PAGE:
Cutout regularization for CNNs

Source: Deep Learning on Medium

Training the model…

…with some simple augmentation

The code for ResNet44 can be found in Keras’ documentation here. From there, let’s create an instance of ResNet44:

model = resnet_v1(
input_shape=x_train.shape[1:],
depth=44
)
model.compile(
loss='categorical_crossentropy',
optimizer=RMSprop(),
metrics=['accuracy']
)

I used the learning rate schedule from the documentation of Keras, with four drops over 100 epochs:

def lr_schedule(epoch):
lr = 1e-3
if epoch > 85:
lr *= 0.5e-3
elif epoch > 75:
lr *= 1e-3
elif epoch > 65:
lr *= 1e-2
elif epoch > 50:
lr *= 1e-1
print(‘Learning rate: ‘, lr)
return lr
lr_scheduler = LearningRateScheduler(lr_schedule)

Let us first train a model that uses simple augmentation, using the data augmentation techniques from this paper by He et al., as a reference:

datagen = ImageDataGenerator(
width_shift_range=[-4,4],
height_shift_range=[-4,4],
horizontal_flip=0.5,
fill_mode=’constant’,
cval=0
)
datagen.fit(x_train)

This will generate slightly modified images (i.e. slightly translated and potentially flipped around the horizontal axis).

start = time()
hist = model.fit_generator(
datagen.flow(x_train, y_train, batch_size=64),
epochs=100,
validation_data=(x_test,y_test),
callbacks=[lr_scheduler]
)
duration = time() - start
simple_val_acc = hist.history['val_accuracy']
plt.plot([1 - acc for acc in simple_val_acc])
plt.title('Validation error for a model using simple augmentation')
plt.ylabel('Validation error')
plt.xlabel('Epoch')
plt.savefig('simple_augmentation_error.png')
plt.show()
Validation error through the training of a model with simple augmentation

…with cutout regularization

Now, let’s add cutout regularization to the mix. The idea here is to try different values of M : this parameter represents how many inputs with cutout we generate from one image in the original training dataset. More specifically, the values we are going to experiment with are 2, 4, 8, 16 and 32.

We’re going to use a generator to feed ResNet44 with batches of images, augmented using our custom cutout function:

def batch_generator(x, y, epochs, m, batch_size, augment=None):
for _ in range(epochs):
n = x.shape[0]
reorder = np.random.permutation(n)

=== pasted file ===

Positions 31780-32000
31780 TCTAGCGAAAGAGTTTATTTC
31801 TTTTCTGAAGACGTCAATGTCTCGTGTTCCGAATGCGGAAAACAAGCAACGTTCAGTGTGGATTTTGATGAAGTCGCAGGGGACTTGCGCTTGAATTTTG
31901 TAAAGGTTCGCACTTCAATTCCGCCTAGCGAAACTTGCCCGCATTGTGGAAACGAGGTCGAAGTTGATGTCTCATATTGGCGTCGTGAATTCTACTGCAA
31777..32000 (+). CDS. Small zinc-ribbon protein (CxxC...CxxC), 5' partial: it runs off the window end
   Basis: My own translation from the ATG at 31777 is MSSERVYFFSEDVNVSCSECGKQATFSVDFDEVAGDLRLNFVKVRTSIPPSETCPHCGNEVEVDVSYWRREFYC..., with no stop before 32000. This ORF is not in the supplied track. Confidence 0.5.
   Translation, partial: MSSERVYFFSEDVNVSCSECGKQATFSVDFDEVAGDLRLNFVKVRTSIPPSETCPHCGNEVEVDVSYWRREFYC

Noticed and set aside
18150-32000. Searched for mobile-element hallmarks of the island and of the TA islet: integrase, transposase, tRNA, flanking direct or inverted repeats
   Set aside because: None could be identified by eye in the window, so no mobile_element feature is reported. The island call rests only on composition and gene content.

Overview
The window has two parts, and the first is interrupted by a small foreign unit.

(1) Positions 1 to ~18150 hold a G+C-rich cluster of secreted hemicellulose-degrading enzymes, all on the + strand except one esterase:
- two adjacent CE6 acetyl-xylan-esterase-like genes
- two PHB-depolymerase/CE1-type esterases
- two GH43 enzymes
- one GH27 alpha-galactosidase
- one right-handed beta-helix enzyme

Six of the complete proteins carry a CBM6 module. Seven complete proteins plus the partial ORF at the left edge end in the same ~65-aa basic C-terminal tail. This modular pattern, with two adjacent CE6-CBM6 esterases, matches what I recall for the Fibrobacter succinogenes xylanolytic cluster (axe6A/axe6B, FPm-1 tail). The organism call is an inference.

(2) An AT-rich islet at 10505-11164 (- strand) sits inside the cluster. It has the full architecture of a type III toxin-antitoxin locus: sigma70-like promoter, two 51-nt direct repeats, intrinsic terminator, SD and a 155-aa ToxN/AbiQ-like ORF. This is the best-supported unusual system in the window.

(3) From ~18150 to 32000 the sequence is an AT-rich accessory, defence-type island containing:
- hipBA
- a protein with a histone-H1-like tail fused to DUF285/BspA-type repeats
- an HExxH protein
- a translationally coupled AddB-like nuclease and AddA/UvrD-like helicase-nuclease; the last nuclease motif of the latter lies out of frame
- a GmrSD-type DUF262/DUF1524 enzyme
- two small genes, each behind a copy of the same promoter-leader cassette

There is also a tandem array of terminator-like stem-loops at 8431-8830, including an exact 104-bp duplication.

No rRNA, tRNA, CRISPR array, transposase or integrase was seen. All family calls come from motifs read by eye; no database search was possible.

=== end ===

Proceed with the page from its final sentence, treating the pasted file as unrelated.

cursor = 0
while cursor + batch_size < x.shape[0]:
x_batch = x[reorder[cursor:cursor+batch_size]]
y_batch = y[reorder[cursor:cursor+batch_size]]
if augment != None:
yield np.array([augment(xx) for xx in x_batch for rep in range(m)]), np.array([yy for yy in y_batch for rep in range(m)])
else:
yield x_batch, y_batch
cursor += batch_size

Now, let’s train five models, one for each value of M.

val_acc_cutout = []
epochs = 100
durations = []
for i in [2,4,8,16,32]:
model = resnet_v1(
input_shape=x_train.shape[1:],
depth=44
)
model.compile(
loss='categorical_crossentropy',
optimizer=RMSprop(),
metrics=['accuracy']
)
duration = time()
hist = model.fit_generator(
batch_generator(
x_train,
y_train,
m=i,
batch_size=64,
epochs=100,
augment=apply_mask
),
epochs=1,
validation_data=(x_test,y_test),
steps_per_epoch=np.floor(x_train.shape[0]/64.0),
verbose=0,
callbacks=[lr_scheduler]
)
durations.append(time()-duration)
val_acc_cutout.append(hist.history['val_acc'])

And now, let us take a look at the training history:

def opp(l):
return [1-el for el in l]
cutout2_data, cutout4_data, cutout8_data, cutout16_data,
cutout32_data = val_acc_cutout
plt.plot(range(1,101),opp(simple_val_acc),"y-")
plt.plot(range(1,101),opp(cutout2_data),"b-")
plt.plot(range(1,101),opp(cutout4_data),"c-")
plt.plot(range(1,101),opp(cutout8_data),"g-")
plt.plot(range(1,101),opp(cutout16_data),"r-")
plt.plot(range(1,101),opp(cutout32_data),"m-")
plt.legend(["M=0","M=2","M=4","M=8","M=16","M=32"])
plt.plot(np.linspace(0,100,10000),[0.06]*10000,"k-")
plt.title("Validation error for M instances with cutout generated from each input")
plt.xlabel("Number of epochs")
plt.ylabel("Validation error")
plt.savefig("acc_cutout.png")
plt.show()
Comparison of validation errors for different values of M

We also consider the time each training took (for 100 epochs):

+-------------------+-----------------------------+
| augmentation type | total training time (hours) |
+-------------------+-----------------------------+
| simple | 1.22 |
| cutout (M=2) | 1.47 |
| cutout (M=4) | 2.31 |
| cutout (M=8) | 3.86 |
| cutout (M=16) | 6.89 |
| cutout (M=32) | 13.14 |
+-------------------+-----------------------------+

As we can see, M=16 and M=32 both lead to very long training times, while not giving good accuracies. M=2 leads to a performance comparable to the one obtained without using cutout, and can also be dismissed. However, both models with M=4 and M=8 perform better than the original model with no cutout. Since the training is much faster with M=4 than it is with M=8, M=4 seems to be the best choice here.